A cutting-edge exhibition premiering a series of interactive, virtual reality (VR) and augmented reality (AR) projects created to represent artistic visions of the "singularity" (when technology and humans come closer to merging) will be on display at Orange Coast College's Frank M. Doyle Arts Pavilion from Jan. 29 until Apr. 4, 2020. Assembling a variety of work from OCC Film and Television students and faculty, the exhibition will be presented in sections, such as virtual reality narratives and sculptures, along with augmented reality portals to distant futures.
The exhibition, titled "Immersion: Visions of the Singularity through VR/AR," is co-curated by Matthew Newman, OCC Professor of Film & Television's VR and AR courses, and Scott Broberg, Film & Television and Immersive Media Specialist, who founded the program.
"For a program of study that represents the kind of cutting-edge technology curriculum unseen at two-year colleges, OCC's Immersive Media (VR/AR) certificate has been a long time coming," says Broberg.
On Thursday, Feb. 6, there will be a preview reception from 5–7 p.m., followed by a curatorial walk-through on Saturday, Feb. 8 from 1–1:30 p.m., and an artist-led tour and book signing by John Upton of his exhibition in the Main Gallery, from 1:30–2 p.m. The artist reception will continue until 4 p.m. and admission to all events is free.
OCC instructors, Matthew Newman, Chris Kerins, Sam Yip, and Cheryl Cotman, along with local game developer, Tony Godfrey, have collaborated on VR/AR projects with OCC students, including Jack Ahearn, Brandon Bruemmer, Matt Collaco, Anthony Cruz, David Hartman, Brian Kieu, Bao Nguyen, Jessica Nguyen, Dobravka Pineda, and Karl Schreyer.
Virtual reality first emerged in video game arcades nearly 30 years ago, and during the 1990s video game makers tried, and failed, to develop affordable VR headsets that consumers could use at home. Ultimately, many large companies could not find success in their VR/AR product lines because even though the concept was sound, timing was not right. Over the past couple years, as the industry has begun to penetrate mainstream culture with advancements like Facebook's Oculus and popular AR mobile apps such as Pokemon GO, the time has finally arrived.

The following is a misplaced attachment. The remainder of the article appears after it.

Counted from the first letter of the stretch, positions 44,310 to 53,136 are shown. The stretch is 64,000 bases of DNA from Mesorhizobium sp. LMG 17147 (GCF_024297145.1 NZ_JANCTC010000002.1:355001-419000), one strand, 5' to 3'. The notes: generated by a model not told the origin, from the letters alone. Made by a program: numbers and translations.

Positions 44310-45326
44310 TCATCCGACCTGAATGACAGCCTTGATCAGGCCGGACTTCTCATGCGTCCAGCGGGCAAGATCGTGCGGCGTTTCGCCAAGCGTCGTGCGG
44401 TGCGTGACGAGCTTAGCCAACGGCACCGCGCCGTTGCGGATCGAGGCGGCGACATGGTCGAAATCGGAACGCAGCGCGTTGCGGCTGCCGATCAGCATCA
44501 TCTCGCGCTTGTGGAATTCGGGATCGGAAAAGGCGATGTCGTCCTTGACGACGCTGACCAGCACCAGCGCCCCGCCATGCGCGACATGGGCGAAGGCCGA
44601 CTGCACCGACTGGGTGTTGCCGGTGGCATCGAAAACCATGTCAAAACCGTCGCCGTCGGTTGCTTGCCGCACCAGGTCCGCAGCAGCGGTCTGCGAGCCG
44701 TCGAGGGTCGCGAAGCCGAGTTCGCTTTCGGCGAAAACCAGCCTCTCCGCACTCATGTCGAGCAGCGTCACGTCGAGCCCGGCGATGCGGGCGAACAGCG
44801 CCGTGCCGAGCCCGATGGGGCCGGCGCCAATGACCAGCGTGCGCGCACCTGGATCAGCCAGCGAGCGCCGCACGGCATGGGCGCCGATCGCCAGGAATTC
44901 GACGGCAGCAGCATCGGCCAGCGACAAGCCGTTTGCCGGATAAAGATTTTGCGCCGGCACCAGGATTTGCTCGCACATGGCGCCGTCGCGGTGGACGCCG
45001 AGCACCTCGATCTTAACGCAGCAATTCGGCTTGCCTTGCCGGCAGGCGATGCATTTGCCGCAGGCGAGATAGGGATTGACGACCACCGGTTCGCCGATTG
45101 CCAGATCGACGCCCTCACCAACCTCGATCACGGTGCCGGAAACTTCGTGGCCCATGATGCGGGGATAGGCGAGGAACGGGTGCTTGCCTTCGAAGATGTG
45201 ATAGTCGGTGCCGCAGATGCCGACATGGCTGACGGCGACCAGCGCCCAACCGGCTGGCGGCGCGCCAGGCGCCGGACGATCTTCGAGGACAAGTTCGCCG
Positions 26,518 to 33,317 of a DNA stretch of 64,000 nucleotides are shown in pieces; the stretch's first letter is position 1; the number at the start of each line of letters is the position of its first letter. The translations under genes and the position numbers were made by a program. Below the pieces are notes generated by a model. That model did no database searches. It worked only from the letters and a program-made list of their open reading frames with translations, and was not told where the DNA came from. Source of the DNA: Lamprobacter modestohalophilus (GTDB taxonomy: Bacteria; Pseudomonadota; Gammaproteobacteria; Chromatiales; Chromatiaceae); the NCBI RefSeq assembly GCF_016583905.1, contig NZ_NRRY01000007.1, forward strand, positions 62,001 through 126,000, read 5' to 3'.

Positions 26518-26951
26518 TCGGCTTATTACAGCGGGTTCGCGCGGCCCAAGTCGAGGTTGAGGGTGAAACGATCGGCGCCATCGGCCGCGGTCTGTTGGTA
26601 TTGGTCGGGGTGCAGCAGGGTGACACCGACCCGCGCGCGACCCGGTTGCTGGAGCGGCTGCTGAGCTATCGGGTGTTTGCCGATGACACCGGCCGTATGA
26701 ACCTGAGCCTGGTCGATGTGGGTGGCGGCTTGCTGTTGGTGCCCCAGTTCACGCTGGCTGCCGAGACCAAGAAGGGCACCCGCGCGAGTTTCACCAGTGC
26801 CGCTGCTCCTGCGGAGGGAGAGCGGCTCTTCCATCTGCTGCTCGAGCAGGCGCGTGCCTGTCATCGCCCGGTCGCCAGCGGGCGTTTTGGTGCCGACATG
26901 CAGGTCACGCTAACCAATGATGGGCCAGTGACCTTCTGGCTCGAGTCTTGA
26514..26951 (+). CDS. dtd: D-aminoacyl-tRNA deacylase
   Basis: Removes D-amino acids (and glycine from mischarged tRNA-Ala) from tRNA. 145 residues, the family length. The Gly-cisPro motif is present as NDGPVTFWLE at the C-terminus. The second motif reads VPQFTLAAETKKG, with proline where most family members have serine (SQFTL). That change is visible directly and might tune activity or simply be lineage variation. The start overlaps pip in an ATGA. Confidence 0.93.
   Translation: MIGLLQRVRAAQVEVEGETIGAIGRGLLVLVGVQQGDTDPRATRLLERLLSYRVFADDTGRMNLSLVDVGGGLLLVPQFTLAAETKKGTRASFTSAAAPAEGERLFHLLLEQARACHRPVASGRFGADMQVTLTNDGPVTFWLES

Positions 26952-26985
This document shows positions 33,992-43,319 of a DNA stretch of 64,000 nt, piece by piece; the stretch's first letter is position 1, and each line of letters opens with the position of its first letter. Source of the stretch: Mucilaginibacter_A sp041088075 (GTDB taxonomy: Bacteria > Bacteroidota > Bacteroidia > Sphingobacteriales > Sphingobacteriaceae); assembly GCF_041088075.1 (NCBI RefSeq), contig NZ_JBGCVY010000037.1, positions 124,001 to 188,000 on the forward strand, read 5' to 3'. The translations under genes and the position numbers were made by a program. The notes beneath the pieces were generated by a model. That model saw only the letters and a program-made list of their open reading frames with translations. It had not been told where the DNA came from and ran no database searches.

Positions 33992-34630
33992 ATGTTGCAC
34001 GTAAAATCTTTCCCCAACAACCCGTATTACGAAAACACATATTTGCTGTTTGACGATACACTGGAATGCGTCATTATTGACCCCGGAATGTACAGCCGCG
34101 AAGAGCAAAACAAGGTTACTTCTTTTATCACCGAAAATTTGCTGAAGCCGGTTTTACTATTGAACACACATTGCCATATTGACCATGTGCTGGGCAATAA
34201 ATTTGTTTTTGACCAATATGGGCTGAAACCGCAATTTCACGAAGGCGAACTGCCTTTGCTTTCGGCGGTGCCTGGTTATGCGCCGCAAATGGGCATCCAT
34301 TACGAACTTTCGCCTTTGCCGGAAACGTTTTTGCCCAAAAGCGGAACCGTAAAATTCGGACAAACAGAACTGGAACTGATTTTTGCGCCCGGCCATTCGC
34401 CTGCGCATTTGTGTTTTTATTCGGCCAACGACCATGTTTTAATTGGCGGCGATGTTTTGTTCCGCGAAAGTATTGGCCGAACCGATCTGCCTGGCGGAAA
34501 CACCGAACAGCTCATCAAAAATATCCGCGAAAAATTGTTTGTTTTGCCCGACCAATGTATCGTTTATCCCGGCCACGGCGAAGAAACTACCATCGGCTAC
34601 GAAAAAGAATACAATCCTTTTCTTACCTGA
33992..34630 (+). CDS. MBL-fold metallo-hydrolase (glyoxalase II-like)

Students at OCC have access to the latest VR and AR equipment, allowing them to build a portfolio of work that can lead to employment or transfer to a four-year program, such as those found at USC and Stanford University. The possibilities for this type of learning experience truly are endless. History students can travel back in time to see what the Roman Colosseum looked like 2,000 years ago. Art students can incorporate AR elements into their work. Biology students can dissect a frog without ever touching an actual frog. And Astronomy students can travel anywhere in the solar system..
Concurrent exhibitions in Spring 2020:
- "Right Place, Right Time: A Survey of John Upton's Photographs," Jan. 29–Apr. 4,
- "Immersion: Visions of the Singularity through VR/AR," Jan. 29–Apr. 4, Project Gallery
Also on view during the exhibition, through March 28, at the OCC Planetarium is James Hood's "MESMERICA," a groundbreaking immersive audio-visual experience, exhibiting in planetariums and dome venues across the United States and Canada. Tickets to "MESMERICA."
Admission is free for all exhibitions. Gallery hours are Monday through Thursday, 11 a.m. until 5 p.m., and First Saturdays, Noon until 4 p.m. (Feb. 1, Mar. 7, Apr. 4). The gallery is closed on Fridays and school holidays in Spring 2019 (Feb. 14, 17, Mar. 23-29). The Doyle is located next to OCC's Parking Lot D, off Merrimac Way, building 180, between Starbucks and the Art Center classrooms. For additional information, call (714) 432-5738, or visit The Doyle website.